While I readily agree with Schrank that universalism is required to build broad support for programs, I wonder whether targeting is necessary from a political perspective. It is likely that as long as a state receives an equal share of program funding, it would extend its support for the program. Hence, targeting—that is, allocating outsized shares to the less-developed—is unnecessary, at least from a political standpoint.
However, as Schrank duly notes, industrial policy is not exclusively about promoting industry competitiveness. In an era of rising inequality in general, and rising spatial inequality more specifically, governments are seeking ways to narrow the gaps and jump start economic development in “left behind” regions and towns. While it is true that return on government investment tends to be higher in economic powerhouses such as California, from a social equity perspective investing in less-developed Arkansas is the higher priority. I would argue therefore that the rationale for targeting (within universalism) is primarily furthering social goals. All states should benefit from funding to create a broad constituency; targeting is required to address growing social inequities.
Regardless, Schrank’s broader message that for industrial programs to succeed they must expand their constituencies is apt. Indeed, following this reasoning, for industrial policy programs to gain and retain political viability they should be designed to be inclusive. For instance, engaging unions in these programs—as is done, for example, in Germany—could bring a significant new constituency into the fold.
Of course, doing this, or more generally initiating new programs, is no mean task in today’s politically polarized age. Nevertheless, the Senate’s recent passage of the $250 billion US Innovation and Competition Act offers hope that given economic challenges (think China) and widespread social plight, industrial policy is on the rise again. Schrank offers sound advice about program design principles that if followed would increase the likelihood that these new programs would survive and thrive in the coming decades.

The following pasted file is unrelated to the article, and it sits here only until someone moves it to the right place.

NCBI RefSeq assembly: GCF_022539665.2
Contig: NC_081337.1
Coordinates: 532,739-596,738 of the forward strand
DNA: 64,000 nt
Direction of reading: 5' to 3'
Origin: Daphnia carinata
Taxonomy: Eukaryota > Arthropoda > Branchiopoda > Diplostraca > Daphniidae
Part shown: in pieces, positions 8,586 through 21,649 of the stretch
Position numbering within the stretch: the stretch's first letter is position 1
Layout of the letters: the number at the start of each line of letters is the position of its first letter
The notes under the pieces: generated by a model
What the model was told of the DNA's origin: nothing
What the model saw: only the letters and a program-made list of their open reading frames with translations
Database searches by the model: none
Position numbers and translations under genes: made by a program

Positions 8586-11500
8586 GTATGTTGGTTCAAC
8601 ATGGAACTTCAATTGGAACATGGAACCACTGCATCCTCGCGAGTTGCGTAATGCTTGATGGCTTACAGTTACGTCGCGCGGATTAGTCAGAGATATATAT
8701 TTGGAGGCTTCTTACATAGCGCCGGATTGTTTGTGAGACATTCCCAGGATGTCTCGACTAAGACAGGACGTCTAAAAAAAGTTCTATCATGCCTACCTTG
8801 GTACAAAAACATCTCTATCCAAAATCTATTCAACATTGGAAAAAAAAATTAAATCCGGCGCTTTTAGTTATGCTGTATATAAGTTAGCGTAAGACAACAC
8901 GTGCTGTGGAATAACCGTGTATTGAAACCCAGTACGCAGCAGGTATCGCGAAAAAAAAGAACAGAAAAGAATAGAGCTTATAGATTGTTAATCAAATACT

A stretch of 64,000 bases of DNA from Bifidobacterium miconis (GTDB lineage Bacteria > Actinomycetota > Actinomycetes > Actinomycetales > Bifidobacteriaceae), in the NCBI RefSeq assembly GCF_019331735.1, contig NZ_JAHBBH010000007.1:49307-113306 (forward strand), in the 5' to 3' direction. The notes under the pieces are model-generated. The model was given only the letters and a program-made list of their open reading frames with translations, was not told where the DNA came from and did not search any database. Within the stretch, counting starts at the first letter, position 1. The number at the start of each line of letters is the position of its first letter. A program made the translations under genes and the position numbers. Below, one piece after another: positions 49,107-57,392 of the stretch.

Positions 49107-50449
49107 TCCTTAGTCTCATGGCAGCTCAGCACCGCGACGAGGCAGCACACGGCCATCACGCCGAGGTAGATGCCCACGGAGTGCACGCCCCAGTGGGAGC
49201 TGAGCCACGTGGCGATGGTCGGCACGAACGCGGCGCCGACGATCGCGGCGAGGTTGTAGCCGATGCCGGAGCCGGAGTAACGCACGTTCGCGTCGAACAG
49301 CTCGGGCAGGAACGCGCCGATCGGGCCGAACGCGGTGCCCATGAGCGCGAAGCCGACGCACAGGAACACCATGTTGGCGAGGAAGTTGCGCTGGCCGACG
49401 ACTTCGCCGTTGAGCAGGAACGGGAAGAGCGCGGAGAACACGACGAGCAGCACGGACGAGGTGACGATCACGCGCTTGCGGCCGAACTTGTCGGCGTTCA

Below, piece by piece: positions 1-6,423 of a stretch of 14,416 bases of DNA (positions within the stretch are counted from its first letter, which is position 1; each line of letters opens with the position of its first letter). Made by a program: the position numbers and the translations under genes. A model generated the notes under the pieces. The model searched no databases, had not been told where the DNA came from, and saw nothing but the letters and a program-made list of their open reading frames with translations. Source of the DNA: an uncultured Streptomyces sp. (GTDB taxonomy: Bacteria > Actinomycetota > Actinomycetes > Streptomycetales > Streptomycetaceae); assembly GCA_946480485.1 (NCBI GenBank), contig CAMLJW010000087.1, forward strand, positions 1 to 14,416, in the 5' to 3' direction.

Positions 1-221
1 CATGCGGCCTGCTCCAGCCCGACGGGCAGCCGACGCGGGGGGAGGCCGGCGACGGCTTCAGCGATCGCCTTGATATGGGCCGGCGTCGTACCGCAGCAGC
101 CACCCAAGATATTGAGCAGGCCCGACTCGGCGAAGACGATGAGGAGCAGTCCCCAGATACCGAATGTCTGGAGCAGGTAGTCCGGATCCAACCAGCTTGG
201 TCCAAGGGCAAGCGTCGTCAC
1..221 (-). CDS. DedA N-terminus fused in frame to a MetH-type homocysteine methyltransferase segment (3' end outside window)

Chair, Department of Public Policy
Department of Political Science
Tel Aviv University (Israel)
Associate Program Director, CIFAR’s program in Innovation, Equity & the Future of Prosperity
Andrew Schrank makes a series of excellent points about the contemporary industrial policy discussion in the United States. I have considerable sympathy for what he says and regard the worries that he addresses concerning the ability of the US political system to design an effective set of policies benefitting American businesses and their workers to be of central contemporary political importance. I offer two thoughts in reaction to his argument.
First, how uncompetitive are American companies that are still in business? The US decline in manufacturing employment has to do with the emergence of China and with secular improvements in productivity, more with the former than with the latter. The United States is still one of the largest manufacturers in the world. Loss of industries, firms, and employment due to the China shock has left us with a surviving manufacturing sector that is relatively lean, and fairly competitive. It is just that the surviving relatively competitive manufacturing sector that we have does not generate a great deal of employment. It would be important to know if Schrank wants policies that will make these already competitive companies even more competitive, which would benefit existing companies, but likely have only modest employment effects. Or if he wants to create more companies so that more people will be employed in manufacturing. Industrial policy will address the first problem, but it’s not clear that it is the right tool for the second problem.
Second, if multiplier effects from manufacturing on the generation of jobs are a key reason to be concerned with the health of manufacturing, wouldn’t it be important to generate an industrial policy that paid explicit attention to the ways in which employment and competitiveness are entangled across manufacturing, service, financial, and even agricultural domains? In some ways, Schrank’s premise—the nation needs a politically feasible but perhaps not so efficient industrial policy—is undermined by his focus on manufacturing alone. Industrial policy is a targeted program, not a universal one. By his own analysis, this is likely to generate opposition from those domains that are not targeted. Schrank wants those drawing up industrial policy plans to take the tension between universality and particular benefits into account, but there are a variety of universals and particulars in play. Is he focusing on the right ones?
Paul Klapper Professor in the College and Division of Social Science
Department of Political Science
University of Chicago